Catabolism: Understanding and Preventing It
Among many biological processes that happen in your cells, two very important metabolic ones are catabolism and anabolism. They’re antagonistic processes and have an important effect on your body, especially on your muscles. Learn what muscular catabolism is and why you need to prevent it at all costs.
Catabolism and anabolism
Catabolism and anabolism are two important metabolic pathways that occur in your body on a microscopic level. Below, we’ll explain what they are and how they’re different.
Anabolism is the synthesis of new tissue and always requires energy. It’s also known as ‘biosynthesis.”
In muscles, anabolism refers to the creation of new muscle tissue or building upon preexisting muscle tissue. Anabolic processes always require a high amount of energy from the body. Consequently, diets catered towards building muscle have a caloric surplus.
Catabolism is the opposite of anabolism. In catabolism, the body destroys existing tissue to use as energy. An example of a catabolic pathway is burning fat. When your body burns fat, it’s breaking down the fat tissue to use as energy because your body is facing a calorie deficit.
But, some situations can lead to catabolism of muscular tissue, and consequently, loss of lean muscle mass.
Catabolism in muscles: what is it
Catabolism affects muscles when the body faces a high energy demand that requires it to destroy tissue to meet said needs. While the body normally draws its energy from glycogen or fat tissue, it’s not always the case. When the body requires high amounts of energy, it stops prioritizing the sources and breaks down tissues indiscriminately.
We need to mention that a mild form of catabolism happens in muscles as a natural result of energy deficit during the span of a weight-loss diet. Considering the natural loss, one of the most important priorities of your diet should be minimizing catabolism and maintaining as much muscle mass as possible.
You can maintain muscle mass by increasing the intensity while reducing the volume of your weight-lifting workouts. Additionally, increase your daily protein intake as well.
When does catabolism affect your muscle tissue?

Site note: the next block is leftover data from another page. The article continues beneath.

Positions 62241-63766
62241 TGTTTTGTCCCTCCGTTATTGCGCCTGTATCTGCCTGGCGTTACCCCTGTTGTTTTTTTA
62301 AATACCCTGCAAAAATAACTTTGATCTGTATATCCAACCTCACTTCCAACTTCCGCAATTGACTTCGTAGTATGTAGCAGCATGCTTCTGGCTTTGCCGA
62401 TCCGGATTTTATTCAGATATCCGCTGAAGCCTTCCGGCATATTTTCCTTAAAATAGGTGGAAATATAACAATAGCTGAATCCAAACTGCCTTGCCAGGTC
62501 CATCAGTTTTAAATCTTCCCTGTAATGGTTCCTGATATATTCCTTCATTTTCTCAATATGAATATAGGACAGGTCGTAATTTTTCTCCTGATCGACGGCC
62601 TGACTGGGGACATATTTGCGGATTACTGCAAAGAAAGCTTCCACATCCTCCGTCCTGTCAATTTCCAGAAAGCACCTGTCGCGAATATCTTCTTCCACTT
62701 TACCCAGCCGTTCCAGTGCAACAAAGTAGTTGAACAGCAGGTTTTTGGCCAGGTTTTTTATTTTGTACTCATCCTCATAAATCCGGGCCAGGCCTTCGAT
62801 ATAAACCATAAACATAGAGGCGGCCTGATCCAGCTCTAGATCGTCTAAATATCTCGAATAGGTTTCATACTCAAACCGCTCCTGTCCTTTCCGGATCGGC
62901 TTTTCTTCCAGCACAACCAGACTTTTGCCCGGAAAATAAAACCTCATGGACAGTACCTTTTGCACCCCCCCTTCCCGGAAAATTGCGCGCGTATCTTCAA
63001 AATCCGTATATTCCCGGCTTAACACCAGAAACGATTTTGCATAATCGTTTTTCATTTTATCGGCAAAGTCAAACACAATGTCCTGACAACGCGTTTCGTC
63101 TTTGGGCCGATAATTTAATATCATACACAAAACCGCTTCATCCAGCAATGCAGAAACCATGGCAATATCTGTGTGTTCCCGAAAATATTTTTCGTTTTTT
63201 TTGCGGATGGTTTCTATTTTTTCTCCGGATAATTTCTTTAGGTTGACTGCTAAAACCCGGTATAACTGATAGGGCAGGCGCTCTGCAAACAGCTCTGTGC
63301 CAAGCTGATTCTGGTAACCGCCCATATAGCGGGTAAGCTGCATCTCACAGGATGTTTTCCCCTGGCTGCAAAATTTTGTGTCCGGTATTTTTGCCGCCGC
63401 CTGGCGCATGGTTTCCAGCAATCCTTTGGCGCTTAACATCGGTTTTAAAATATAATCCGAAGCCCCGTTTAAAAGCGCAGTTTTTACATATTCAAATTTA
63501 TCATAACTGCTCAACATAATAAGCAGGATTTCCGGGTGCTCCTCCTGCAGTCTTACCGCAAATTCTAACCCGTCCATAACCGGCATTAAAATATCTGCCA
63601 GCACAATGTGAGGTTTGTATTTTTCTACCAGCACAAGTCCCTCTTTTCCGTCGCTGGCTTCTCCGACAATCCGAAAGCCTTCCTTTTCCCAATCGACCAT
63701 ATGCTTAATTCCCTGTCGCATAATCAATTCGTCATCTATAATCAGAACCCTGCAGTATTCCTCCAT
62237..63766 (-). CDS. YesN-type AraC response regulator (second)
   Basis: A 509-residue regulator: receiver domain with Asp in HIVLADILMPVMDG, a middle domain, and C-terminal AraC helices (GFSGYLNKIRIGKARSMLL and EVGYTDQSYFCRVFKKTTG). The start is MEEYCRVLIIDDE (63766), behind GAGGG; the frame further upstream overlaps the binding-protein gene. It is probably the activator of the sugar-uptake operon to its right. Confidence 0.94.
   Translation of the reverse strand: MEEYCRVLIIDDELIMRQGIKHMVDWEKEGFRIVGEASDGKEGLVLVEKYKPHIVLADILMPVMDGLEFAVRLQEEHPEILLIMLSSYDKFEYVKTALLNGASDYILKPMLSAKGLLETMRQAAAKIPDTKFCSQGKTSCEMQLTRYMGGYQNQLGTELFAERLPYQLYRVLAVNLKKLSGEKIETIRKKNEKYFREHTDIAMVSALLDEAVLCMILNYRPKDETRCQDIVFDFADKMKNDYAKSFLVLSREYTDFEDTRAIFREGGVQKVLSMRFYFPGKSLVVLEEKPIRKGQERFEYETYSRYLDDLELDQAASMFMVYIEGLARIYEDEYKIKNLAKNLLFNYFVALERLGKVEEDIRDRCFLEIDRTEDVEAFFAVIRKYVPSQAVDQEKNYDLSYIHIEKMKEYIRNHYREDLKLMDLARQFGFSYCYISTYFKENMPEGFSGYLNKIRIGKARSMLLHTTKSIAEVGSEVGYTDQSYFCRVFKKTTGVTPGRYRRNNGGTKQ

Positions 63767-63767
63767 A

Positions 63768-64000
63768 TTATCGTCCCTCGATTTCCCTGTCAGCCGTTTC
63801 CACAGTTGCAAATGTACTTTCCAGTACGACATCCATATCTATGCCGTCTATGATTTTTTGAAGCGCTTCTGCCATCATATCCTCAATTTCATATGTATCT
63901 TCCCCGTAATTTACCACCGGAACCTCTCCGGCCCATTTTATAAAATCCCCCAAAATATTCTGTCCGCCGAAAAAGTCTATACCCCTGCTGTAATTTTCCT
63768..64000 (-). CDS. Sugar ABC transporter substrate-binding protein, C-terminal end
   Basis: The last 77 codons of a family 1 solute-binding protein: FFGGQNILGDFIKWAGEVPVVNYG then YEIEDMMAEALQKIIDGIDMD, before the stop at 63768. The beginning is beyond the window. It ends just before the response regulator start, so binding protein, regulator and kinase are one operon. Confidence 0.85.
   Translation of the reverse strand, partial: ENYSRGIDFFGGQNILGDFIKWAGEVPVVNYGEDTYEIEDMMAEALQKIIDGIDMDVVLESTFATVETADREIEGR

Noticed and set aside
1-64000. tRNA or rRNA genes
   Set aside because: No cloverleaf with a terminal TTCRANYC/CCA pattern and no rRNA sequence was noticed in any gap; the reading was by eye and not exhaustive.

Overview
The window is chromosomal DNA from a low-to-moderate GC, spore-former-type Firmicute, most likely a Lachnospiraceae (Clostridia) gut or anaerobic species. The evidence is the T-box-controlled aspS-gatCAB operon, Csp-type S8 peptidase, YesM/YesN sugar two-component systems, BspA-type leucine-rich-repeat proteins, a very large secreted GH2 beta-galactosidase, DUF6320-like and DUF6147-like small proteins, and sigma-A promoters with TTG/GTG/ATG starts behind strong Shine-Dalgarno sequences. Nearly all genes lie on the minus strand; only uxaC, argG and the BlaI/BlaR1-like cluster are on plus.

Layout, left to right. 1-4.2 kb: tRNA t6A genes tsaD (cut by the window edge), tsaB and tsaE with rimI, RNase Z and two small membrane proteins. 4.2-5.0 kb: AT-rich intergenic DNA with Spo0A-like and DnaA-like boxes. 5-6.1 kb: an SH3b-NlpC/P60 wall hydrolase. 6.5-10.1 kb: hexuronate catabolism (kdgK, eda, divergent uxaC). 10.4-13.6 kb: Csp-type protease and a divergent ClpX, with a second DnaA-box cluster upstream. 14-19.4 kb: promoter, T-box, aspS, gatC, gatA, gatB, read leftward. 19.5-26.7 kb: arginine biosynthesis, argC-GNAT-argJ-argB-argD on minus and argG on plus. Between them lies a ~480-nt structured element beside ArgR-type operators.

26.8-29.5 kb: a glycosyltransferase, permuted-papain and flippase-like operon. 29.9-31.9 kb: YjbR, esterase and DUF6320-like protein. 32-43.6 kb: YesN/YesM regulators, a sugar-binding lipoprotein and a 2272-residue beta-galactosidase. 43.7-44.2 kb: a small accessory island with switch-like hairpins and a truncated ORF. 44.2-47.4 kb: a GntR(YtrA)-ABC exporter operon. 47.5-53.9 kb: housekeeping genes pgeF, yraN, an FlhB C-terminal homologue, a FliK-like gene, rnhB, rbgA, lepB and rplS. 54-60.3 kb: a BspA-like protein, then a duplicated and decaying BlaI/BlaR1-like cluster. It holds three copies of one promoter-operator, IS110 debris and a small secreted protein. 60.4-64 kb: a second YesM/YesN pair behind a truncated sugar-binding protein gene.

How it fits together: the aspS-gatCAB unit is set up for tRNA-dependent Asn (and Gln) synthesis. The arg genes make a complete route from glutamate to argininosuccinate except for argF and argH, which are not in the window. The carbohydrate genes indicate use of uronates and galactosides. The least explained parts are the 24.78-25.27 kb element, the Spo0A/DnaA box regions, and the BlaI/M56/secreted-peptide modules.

Let’s list certain situations where catabolism begins to break down your muscle tissue. By reading through them, you can remember to avoid these situations and maintain your muscle mass. This is especially crucial if you’re on a hypo-caloric diet.
- Extreme weight-loss diets, especially hypo-protein or miracle diets such as the Dukan diet.
- Long periods of inactivity with no muscle stimulation.
- Conditions or sicknesses that lead to malnutrition such as Celiac disease or cystic fibrosis.
- Lacking sufficient amounts of sleep.
- High-stress situations.
- Hormonal irregularity, which may or may not be associated with the above factors.
How can you prevent catabolism in your muscle tissue?
The most important line of defense is knowing which situations trigger catabolism and, of course, avoiding them as best you can. If you find yourself in a trigger situation, you can take certain measures to minimize the break down of your muscle tissue, as we explained in the case of weight-loss diets.
Readjusting energy deficits
Big energy deficits — 500 calories or more under the metabolic rate– provoke the biggest losses of muscle mass. But, readjusting the deficit can help you maintain your muscle mass though you will lose weight at a slower rate.
Turning up the intensity
Contrary to what most people think, high numbers of repetitions with light weights is actually harmful to your muscles because you’re removing the stimulus that heavier weights would otherwise give them.
Instead, you should reduce the volume of your workout and increase the intensity. Aim for four or five compound multi-joint exercises such as squats, deadlifting or bench pressing.
Increase protein intake
Lastly, increasing your daily protein intake will significantly reduce your total loss of muscle mass. If you want to define your muscles, you should take at least two grams of protein for every kilogram you weigh. For example, if a person weighs 70 kilograms, he or she should consume at least 140 grams of protein a day.
Our tips will help you reduce the effects of catabolism in your muscles. Remember to ask a professional before starting anything new, especially if you want to change your diet.It might interest you...
All cited sources were thoroughly reviewed by our team to ensure their quality, reliability, currency, and validity. The bibliography of this article was considered reliable and of academic or scientific accuracy.
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